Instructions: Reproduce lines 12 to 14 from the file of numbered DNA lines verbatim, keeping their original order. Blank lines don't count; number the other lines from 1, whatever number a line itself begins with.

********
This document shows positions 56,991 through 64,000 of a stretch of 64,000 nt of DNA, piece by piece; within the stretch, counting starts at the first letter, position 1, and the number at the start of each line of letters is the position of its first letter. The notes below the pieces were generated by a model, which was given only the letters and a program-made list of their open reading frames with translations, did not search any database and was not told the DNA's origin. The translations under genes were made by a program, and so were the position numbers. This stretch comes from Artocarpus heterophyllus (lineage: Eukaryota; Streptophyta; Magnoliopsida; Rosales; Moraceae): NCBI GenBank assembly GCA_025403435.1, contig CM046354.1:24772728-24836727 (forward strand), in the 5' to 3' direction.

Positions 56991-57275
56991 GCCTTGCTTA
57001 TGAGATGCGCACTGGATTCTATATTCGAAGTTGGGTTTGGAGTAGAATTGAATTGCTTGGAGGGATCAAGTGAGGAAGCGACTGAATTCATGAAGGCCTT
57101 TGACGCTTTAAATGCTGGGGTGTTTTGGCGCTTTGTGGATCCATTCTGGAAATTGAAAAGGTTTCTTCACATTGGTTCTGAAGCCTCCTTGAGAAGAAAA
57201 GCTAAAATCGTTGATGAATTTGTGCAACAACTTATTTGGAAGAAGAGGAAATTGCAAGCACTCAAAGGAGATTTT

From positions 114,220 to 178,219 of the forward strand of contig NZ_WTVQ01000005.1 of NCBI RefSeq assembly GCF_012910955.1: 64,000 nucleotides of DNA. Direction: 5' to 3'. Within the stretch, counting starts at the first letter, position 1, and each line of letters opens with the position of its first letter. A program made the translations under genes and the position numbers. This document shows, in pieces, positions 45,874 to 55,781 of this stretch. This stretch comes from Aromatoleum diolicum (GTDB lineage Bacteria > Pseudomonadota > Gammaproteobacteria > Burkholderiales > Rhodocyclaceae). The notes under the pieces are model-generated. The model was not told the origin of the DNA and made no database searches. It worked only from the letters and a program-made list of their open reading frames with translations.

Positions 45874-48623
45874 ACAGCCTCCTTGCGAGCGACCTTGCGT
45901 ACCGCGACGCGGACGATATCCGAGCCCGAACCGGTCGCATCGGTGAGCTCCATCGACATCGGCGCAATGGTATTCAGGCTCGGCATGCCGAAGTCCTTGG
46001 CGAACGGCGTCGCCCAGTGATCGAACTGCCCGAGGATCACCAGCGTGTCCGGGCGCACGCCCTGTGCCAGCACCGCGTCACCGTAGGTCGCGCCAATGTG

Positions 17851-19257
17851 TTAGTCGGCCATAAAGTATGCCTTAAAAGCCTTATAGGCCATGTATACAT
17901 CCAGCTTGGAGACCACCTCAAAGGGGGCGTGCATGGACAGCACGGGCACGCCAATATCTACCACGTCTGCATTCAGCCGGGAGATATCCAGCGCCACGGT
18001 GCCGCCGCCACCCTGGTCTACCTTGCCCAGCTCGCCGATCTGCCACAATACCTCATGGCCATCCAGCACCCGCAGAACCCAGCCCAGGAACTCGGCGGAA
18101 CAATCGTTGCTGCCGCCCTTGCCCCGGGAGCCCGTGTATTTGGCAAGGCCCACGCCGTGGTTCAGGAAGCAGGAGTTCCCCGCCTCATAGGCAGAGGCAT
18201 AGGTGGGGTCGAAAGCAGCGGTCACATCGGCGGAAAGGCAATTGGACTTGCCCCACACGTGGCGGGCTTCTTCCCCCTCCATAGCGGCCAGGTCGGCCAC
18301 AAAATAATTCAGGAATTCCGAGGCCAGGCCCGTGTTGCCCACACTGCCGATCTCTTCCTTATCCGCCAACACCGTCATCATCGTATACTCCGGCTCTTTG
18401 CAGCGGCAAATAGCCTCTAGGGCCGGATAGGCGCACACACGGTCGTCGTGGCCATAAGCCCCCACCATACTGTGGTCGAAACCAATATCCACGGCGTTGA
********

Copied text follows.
Positions 17851-19257
17851 TTAGTCGGCCATAAAGTATGCCTTAAAAGCCTTATAGGCCATGTATACAT
17901 CCAGCTTGGAGACCACCTCAAAGGGGGCGTGCATGGACAGCACGGGCACGCCAATATCTACCACGTCTGCATTCAGCCGGGAGATATCCAGCGCCACGGT